|University honors Murapa's 10 years of service|
Bishop Nkulu Ntanda Ntambo (left) and the Rev. Beauty Maenzanise share a dance with Rukudzo Murapa at a farewell dinner honoring Murapa’s years of leadership at Africa University. UMNS photos by Linda Green.
By Linda Green*
Dec. 10, 2007 | MUTARE, Zimbabwe (UMNS)
While Africa University has grown in size and enrollment in the past 10 years, an even greater future lies ahead, according to the school’s outgoing vice chancellor.
The United Methodist-related school has more than doubled its student population to nearly 1,400 during the past decade, but Rukudzo Murapa said the university "has just yet touched its potential." Murapa told a gathering in his honor that the "greater horizon is out there," and the university community must pull together with one mind and in one direction to reach it.
"Whoever named the university ‘Africa,’ for whatever reason they had, has given this university a challenge," he said. "... It is a dream the size of the continent called Africa, and it must be realized for the continent."
Diplomats, business people, church and community leaders, alumni and students came together in a Nov. 30 farewell extravaganza to honor Murapa and his leadership of the pan-African school.
Last October, Murapa decided to step down as vice chancellor of the university, ending nearly 10 years at the helm. The Africa University Board of Directors appointed Fanuel Tagwira, dean of agriculture and natural resources, as the school's interim leader, effective Dec. 1.
"I will try my best, but I know that you are all going to work with me to make sure that this work is done well and that the institution continues to run smoothly as it has been doing under the wise leadership of Professor Murapa," Tagwira said.
During the Nov. 30 ceremony in the ballroom of the Holiday Inn, Bishop Nkulu Ntanda Ntambo told the crowd of more than 200 people that "Murapa makes us proud."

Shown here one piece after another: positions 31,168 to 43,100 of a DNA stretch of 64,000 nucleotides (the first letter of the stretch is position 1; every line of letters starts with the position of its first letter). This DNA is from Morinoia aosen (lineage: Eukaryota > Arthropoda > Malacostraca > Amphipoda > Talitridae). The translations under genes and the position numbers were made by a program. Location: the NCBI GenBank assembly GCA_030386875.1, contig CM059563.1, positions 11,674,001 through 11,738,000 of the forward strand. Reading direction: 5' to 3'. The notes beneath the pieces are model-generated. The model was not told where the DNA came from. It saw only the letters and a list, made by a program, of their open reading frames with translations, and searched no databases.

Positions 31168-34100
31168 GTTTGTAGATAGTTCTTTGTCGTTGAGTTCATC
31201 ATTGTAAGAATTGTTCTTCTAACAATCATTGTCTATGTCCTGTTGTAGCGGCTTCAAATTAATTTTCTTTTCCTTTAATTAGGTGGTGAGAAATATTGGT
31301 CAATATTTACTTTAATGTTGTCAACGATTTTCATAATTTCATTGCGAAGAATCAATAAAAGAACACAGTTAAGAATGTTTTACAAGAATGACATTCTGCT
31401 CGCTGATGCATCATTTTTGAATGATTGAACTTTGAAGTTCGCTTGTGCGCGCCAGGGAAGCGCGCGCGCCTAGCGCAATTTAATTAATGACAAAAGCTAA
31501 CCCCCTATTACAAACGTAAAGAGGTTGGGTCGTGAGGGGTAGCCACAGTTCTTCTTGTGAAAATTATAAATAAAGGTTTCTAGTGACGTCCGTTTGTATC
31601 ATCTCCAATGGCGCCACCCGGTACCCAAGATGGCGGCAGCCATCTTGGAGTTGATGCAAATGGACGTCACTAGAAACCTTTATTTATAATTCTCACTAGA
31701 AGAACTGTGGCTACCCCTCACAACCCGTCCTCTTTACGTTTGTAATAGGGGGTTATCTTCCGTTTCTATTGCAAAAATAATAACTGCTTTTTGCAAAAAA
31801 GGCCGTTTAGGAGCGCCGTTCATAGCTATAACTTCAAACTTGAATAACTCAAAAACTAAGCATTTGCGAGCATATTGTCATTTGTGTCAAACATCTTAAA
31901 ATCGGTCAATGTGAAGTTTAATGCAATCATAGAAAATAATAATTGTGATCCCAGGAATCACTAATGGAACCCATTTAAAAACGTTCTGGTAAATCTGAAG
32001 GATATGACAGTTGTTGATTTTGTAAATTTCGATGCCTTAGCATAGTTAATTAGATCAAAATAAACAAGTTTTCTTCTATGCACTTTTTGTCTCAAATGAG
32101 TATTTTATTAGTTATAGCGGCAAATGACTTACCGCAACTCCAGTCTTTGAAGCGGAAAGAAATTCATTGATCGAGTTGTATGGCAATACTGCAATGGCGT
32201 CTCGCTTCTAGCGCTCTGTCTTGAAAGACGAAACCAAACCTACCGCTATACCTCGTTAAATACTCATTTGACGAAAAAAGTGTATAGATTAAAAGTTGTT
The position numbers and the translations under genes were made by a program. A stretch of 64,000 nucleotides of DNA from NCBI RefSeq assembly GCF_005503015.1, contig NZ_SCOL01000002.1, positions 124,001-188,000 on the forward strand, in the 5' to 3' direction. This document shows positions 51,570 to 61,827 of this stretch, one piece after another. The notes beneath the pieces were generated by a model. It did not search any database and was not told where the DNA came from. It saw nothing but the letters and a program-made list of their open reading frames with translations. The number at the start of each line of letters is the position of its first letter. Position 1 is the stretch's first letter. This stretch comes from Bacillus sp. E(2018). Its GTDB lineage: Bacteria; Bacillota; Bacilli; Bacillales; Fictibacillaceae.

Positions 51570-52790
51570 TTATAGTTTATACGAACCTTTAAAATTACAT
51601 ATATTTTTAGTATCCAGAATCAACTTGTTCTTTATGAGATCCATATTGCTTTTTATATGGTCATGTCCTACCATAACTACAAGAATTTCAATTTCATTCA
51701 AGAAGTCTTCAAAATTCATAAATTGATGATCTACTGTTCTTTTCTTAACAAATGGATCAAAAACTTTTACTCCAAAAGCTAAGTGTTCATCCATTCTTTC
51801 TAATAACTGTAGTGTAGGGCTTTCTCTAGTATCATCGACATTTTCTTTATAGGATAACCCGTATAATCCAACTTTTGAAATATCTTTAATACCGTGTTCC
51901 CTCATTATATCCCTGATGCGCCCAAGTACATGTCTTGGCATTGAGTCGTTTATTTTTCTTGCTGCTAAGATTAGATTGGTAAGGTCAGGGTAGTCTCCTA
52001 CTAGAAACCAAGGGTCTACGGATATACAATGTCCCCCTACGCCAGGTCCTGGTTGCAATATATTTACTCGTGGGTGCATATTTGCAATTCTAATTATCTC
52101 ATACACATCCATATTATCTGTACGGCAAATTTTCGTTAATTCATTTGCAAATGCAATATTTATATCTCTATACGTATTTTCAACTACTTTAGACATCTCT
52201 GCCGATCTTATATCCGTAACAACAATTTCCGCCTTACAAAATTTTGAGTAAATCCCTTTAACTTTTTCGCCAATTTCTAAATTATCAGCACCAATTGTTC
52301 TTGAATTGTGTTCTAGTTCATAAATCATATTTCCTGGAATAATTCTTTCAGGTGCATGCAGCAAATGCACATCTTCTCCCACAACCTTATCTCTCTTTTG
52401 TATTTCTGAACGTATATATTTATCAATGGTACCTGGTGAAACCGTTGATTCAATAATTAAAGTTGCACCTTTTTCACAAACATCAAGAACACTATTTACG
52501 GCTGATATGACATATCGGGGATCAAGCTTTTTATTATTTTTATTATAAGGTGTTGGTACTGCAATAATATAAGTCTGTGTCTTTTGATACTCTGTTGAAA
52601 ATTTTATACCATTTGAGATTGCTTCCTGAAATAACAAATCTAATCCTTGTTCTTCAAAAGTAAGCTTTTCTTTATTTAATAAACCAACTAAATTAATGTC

Murapa emphasized that he didn’t lead the university alone.
"If I have done anything in the last 10 years to contribute to the growth of Africa University, one thing is clear: It was not done by one person. It is a collective role that we have all played together," Murapa said.
"This man came back to change Africa for tomorrow."
-Bishop Nkulu Ntanda Ntambo
Africa University had only been in existence for six years when Murapa took over day-to-day leadership from the founding vice chancellor, John W. Z. Kurewa, in 1998. However, his involvement with the institution dated back to its inception. Before joining Africa University as vice chancellor, Murapa led the international planning committee that oversaw the development and launch of the Faculty of Management & Administration.
Under Murapa’s leadership, demographic diversity among the students has increased along with the enrollment, despite challenges related to the increasing cost of private higher education in Africa.
In particular, Murapa has encouraged faculty and students to work at the community level on efforts to solve problems, improve quality of life and bring about sustainable development.
Ntambo, the school's chancellor and chairman of the board of directors, said Murapa made Africans proud. "We are so proud of you for your commitment and for your love; so proud of you for your vision; so proud of your commitment to make a difference among many Africans."
While many Africans left the continent to be educated in Europe or the United States and never came back, Murapa was different, he said. "This man came back to change Africa for tomorrow."
Throughout the program, messages from a variety of people were read, the Africa University Choir sang, and gifts were presented.